How do we effectively manage our business in a changing marketplace?
The short answer is … we effectively manage our business in a changing marketplace by rapidly adapting to what’s occurring in our marketplace. Sounds simple, right? However, we know it’s not always that easy.
Organizations should be structured so they can respond rapidly to change, and many are not. In fact, organizations typically manage vertically or in what are called departmental silos. Vertical silos force information and communication to flow from the bottom of the organization to the top and back again which makes it increasingly difficult to respond to change. For example, when an issue presents itself, it migrates from where it happened in an organization up to the top and then the resolution from management is filtered back down the silo. This process takes way too much time and the best resolution is typically never presented because the information and communication used to solve the issue did not include every department or function involved in the desired outcome.
In contrast, when an organization manages information and communication horizontally through interconnected departments and functions, they are more able to respond and adapt quickly. Cross functional teams are comprised of individuals from interconnected departments or functions which by their collective knowledge and cooperation means issue resolution leads to less re-work, waste, and/or scrap, shortened lead times, improvement in quality, increased innovation, and more solid customer relationships.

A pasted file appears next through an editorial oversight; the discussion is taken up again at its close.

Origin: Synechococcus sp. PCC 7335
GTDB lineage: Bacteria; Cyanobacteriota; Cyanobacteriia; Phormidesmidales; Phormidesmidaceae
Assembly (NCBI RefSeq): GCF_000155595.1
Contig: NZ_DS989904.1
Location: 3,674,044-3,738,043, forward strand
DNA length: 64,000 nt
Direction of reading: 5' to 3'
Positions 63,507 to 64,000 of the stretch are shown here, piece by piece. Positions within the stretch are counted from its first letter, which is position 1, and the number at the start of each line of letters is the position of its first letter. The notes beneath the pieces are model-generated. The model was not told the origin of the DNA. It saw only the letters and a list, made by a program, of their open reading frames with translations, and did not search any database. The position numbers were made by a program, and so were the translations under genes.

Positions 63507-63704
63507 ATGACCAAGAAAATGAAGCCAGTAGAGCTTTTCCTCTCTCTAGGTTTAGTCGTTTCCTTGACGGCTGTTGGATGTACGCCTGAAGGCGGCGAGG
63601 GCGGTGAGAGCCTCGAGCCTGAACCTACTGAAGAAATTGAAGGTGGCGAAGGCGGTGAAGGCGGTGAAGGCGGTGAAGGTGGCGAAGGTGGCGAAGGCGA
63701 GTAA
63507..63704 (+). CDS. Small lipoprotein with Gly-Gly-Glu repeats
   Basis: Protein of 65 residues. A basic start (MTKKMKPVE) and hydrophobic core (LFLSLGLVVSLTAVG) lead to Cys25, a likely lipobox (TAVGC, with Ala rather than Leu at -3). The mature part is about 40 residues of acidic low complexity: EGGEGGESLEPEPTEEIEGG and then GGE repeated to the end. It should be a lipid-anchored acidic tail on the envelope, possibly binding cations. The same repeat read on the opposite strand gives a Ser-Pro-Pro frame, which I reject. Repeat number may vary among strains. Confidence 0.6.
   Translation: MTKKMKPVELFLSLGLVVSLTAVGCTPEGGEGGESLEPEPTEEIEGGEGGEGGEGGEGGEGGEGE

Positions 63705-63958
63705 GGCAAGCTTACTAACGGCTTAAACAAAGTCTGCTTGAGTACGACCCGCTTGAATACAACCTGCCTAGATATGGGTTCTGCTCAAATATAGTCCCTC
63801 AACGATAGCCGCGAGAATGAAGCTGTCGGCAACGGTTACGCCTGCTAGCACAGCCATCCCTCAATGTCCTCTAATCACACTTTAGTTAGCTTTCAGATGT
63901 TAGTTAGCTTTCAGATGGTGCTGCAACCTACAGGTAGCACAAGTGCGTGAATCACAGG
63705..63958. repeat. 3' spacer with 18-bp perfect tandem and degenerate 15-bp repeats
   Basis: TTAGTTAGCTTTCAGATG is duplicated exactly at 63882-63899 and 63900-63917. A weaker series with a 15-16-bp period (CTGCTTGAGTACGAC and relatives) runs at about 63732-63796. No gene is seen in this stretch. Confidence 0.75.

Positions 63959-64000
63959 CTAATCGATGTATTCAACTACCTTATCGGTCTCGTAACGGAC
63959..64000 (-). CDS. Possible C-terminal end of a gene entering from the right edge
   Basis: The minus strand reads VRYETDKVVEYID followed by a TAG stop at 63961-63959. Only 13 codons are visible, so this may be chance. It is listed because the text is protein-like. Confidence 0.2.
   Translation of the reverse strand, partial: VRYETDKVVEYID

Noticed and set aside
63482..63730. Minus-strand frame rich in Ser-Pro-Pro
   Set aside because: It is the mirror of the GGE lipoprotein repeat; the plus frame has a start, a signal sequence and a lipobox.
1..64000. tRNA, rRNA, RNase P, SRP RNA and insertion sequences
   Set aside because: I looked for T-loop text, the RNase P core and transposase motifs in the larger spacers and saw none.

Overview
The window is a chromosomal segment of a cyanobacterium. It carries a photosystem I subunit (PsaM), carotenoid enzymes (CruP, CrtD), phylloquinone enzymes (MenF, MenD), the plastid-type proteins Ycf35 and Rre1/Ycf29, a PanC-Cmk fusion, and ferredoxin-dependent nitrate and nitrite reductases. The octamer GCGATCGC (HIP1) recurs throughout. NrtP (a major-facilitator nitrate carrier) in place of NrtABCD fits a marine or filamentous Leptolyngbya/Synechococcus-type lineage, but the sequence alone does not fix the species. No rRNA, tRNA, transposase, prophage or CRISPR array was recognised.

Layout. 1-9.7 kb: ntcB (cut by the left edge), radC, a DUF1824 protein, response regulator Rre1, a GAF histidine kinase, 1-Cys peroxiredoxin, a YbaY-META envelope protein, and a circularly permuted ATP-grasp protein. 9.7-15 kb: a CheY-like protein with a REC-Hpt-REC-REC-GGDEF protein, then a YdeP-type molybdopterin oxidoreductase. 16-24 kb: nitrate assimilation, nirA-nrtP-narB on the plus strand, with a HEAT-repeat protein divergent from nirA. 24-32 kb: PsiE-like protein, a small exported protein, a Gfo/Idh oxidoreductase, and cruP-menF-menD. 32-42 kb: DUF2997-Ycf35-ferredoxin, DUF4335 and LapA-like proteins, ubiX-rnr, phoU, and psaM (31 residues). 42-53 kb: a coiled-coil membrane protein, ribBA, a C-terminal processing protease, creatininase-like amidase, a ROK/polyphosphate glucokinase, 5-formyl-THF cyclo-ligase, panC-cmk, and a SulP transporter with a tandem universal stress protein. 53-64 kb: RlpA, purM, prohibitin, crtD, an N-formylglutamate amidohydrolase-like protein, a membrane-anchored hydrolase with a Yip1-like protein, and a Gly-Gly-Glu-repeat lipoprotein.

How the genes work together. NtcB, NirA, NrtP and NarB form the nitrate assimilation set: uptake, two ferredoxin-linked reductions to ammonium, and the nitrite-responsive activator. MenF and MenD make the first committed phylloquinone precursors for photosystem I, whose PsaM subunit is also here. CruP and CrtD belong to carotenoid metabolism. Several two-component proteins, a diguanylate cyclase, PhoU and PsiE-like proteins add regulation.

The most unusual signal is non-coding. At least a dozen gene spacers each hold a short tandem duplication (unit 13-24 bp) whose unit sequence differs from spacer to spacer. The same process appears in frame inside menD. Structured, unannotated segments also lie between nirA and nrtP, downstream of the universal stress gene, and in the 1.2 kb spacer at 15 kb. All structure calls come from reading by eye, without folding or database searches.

Organizations also need a strong leadership team who are very aware of what is occurring in their marketplace, who can clearly communicate what their competitive advantage is, and have identified business opportunities as well as limitations.
In today’s ever-changing marketplace, it’s imperative for organizations to have a Change Management philosophy and process similar to the example provided:
An effective Change Management philosophy/process begins with an assessment of their current situation. Then, everyone in the organization needs to understand the current situation, but more importantly, why it needs to change. A strategy or vision is necessary to communicate this to the employees. After the strategy has been communicated, it is the leadership team’s responsibility to identify and remove obstacles that could prevent change. The leadership team needs to foster an environment that will generate innovative ideas. A great way to do this is to encourage risk-taking and reward employees for “thinking outside the box.” The leadership team needs to celebrate short-term wins in order to foster and encourage additional innovative ideas.
So, does your leadership team have the skills and knowledge necessary to execute change quickly and effectively? If you can’t answer YES to this question, perhaps we can help.
As John P. Kotter (author of Leading Change) is famous for saying, “The rate of change is not going to slow down anytime soon. If anything, competition in most industries will probably speed up even more in the next few decades.” Is your organization ready?